CES 2024: A stabilizing glove to counter tremors, this is GyroGear’s project

Benjamin Destrebecq

January 11, 2024 at 11:12 p.m.


Far from all the innovations dedicated to gaming, TV or work, GyroGear announced the GyroGlove, a stabilizing glove designed for people suffering from Parkinson’s disease.

Thanks to so-called cutting-edge technology, aided by a gyroscope, the GyroGlove is able to largely counter the tremors caused by the disease. The goal: to allow impacted people to regain mobility.

A gyroscope to help with tremors

If CES 2024 allows you to discover all the innovations dedicated to entertainment, that is not the only objective of the Las Vegas show. On the health side, the company GyroGear managed to get noticed after unveiling its stabilizing glove, the GyroGlove.

At first glance, we might think that “stabilizing gloves” would be used for video, like a camera stabilizer would be. But that is not at all the objective of GyroGear. The brand’s gloves have been designed to reduce hand tremors and are primarily intended for people suffering from Parkinson’s disease.

By partnering with the company Foxconn (Taiwanese industrial group specializing in electronics), the CEO and founder of GyroGear, Dr. Faii Ong, believes that his teams have created the most advanced “manual stabilizer” in the world. The main part of the gloves is no bigger than a hockey puck, contains a gyroscope, is positioned on the top of the hand and rotates, again according to Dr. Ong, faster than a motor turbine. reaction.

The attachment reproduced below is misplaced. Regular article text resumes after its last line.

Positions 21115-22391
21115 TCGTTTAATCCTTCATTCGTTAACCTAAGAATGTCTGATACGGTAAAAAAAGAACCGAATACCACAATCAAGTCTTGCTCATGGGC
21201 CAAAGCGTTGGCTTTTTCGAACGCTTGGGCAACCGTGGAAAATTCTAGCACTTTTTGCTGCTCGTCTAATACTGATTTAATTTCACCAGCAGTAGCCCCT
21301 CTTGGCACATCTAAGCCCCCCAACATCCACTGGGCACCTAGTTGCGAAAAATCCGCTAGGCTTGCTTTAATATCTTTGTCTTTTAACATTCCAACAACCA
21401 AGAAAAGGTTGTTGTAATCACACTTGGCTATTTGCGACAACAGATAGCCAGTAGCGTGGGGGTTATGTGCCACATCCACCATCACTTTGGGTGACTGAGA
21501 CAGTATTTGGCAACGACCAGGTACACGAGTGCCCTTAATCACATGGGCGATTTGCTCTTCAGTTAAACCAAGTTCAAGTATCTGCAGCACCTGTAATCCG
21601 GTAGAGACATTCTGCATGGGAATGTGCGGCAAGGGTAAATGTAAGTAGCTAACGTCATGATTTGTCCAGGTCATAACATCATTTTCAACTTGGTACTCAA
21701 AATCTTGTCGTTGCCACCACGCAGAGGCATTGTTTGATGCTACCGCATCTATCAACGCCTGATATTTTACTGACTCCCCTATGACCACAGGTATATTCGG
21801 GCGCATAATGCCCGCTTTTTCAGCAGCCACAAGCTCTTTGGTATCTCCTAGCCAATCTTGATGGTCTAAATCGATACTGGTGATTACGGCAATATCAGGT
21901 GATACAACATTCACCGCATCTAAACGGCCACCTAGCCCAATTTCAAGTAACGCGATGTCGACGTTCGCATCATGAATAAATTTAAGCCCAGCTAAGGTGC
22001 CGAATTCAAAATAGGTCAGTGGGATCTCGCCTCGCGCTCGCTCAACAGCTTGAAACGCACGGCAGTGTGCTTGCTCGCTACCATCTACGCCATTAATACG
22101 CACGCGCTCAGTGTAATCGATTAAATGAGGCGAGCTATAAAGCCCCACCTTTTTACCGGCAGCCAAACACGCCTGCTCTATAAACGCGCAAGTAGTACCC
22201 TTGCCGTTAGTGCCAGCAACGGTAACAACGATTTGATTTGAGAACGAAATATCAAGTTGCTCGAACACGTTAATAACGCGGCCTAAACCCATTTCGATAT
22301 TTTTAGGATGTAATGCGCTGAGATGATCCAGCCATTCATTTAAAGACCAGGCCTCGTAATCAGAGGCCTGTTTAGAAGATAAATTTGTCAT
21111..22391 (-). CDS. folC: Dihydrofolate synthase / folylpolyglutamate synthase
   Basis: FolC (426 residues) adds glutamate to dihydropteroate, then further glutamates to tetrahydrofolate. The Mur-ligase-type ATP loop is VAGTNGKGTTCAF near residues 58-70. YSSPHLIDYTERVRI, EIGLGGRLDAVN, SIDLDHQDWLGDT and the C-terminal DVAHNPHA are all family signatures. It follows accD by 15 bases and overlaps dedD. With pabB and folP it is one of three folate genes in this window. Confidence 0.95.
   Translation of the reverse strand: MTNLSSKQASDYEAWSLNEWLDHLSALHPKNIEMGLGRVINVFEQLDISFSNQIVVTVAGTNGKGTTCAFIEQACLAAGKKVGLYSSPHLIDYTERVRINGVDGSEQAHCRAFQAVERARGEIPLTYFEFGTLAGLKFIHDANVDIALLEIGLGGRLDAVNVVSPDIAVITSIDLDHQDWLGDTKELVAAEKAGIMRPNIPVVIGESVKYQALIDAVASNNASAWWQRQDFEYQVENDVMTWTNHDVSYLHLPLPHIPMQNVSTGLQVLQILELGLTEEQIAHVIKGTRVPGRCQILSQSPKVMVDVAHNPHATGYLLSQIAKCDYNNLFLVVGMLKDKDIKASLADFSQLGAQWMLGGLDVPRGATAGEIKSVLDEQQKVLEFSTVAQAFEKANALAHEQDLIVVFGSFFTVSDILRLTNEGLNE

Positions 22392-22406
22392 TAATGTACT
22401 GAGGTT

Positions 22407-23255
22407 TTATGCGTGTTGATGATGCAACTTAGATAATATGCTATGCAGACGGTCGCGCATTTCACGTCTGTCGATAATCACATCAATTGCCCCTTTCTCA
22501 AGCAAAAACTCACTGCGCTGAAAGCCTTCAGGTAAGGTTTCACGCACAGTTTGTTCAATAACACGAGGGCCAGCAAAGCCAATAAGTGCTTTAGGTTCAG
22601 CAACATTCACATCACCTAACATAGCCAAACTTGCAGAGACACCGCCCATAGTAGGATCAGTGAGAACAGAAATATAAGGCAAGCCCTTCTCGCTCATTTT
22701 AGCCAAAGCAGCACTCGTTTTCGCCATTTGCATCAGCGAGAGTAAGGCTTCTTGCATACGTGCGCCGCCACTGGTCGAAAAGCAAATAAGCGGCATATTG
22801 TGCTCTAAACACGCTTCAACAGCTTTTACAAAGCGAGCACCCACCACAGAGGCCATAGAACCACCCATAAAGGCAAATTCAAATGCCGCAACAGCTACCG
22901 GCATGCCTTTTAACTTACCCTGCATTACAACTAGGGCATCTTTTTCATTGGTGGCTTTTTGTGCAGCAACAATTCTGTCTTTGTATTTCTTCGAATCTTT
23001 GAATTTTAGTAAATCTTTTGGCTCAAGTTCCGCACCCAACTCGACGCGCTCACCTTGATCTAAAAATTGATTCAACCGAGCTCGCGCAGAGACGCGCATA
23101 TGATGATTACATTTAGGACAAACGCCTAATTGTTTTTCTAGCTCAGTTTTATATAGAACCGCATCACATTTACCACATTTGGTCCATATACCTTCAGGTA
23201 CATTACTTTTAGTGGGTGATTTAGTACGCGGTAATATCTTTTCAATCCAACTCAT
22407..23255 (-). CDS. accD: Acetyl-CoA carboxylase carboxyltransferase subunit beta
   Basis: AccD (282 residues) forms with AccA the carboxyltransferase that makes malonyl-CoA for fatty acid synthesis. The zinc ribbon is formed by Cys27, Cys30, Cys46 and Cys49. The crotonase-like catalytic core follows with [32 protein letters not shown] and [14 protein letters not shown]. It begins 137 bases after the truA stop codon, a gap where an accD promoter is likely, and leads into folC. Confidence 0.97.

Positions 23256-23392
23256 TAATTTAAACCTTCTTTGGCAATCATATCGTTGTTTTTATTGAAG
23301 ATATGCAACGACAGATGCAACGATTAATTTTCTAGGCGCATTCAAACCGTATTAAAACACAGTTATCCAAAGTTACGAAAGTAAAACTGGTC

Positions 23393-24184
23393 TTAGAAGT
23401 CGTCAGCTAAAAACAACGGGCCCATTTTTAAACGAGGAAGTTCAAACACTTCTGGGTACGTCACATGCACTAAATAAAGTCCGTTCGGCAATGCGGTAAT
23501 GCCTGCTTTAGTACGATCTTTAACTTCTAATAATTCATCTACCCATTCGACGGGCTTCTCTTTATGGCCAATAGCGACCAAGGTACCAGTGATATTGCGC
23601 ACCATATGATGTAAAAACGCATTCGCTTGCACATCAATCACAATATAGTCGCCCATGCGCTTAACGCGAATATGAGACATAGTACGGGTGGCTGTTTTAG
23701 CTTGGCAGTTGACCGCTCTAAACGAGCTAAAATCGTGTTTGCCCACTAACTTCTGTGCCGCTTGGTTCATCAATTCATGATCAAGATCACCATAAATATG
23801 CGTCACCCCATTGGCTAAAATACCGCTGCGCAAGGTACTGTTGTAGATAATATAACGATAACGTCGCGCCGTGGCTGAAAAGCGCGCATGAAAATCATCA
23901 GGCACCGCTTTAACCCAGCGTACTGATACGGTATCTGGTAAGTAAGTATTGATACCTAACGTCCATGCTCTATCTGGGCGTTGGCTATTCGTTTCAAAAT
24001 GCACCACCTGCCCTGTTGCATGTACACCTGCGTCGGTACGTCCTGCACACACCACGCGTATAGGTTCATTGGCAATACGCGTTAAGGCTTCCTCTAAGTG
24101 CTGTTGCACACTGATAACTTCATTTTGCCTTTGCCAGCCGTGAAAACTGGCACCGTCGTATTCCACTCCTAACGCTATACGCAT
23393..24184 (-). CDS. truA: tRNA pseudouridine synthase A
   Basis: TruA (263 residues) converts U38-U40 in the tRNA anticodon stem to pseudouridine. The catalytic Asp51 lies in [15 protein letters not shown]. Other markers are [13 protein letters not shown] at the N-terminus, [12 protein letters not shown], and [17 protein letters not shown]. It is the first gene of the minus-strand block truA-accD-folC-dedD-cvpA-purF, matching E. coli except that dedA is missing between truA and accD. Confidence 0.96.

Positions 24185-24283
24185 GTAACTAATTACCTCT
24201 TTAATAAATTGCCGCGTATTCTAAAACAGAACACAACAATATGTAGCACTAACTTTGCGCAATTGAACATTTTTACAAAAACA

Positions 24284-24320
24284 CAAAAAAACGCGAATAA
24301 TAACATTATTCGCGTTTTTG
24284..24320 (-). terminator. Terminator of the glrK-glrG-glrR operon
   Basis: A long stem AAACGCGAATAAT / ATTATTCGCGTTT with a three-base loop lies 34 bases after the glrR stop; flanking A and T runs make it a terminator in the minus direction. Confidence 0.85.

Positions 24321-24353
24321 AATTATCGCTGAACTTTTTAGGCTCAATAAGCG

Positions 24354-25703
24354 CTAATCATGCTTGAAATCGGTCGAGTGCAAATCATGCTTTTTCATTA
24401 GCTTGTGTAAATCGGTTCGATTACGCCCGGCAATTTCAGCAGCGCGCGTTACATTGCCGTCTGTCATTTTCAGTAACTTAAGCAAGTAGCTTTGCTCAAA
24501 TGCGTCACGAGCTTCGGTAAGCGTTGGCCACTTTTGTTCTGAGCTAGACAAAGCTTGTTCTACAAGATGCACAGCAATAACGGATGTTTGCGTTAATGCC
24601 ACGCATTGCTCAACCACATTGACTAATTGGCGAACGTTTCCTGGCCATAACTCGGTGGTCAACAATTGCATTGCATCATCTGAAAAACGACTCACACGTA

GyroGlove by GyroGear © GyroGear

Overview of the GyroGlove – © GyroGear

A product capable of changing lives

Currently, several people are already using GyroGloves. This is for example the case of Roberta Wilson-Garrett, who has been using the glove for several days already. The latter declares that GyroGear technology allows her to carry out harmless activities, but which have become impossible with her illness. Button a shirt, hold a cup, write a few words on a piece of paper; in short, simple things in life that no one wants to no longer know how to do.

For now, the GyroGlove is neither magical nor 100% effective on tremors caused by Parkinson’s disease. For example, it will not yet be possible for those affected to write a long letter with any precision, the aim for the moment being to relieve more than to eliminate the tremors. Likewise, the technology embedded in the glove is still particularly noisy and does not have infinite autonomy; the battery can last up to 4 hours continuously.

The glove currently retails for $5,899 and is available in six versions: right hand, left hand, with three sizes for each hand.

Source : The Next Hint

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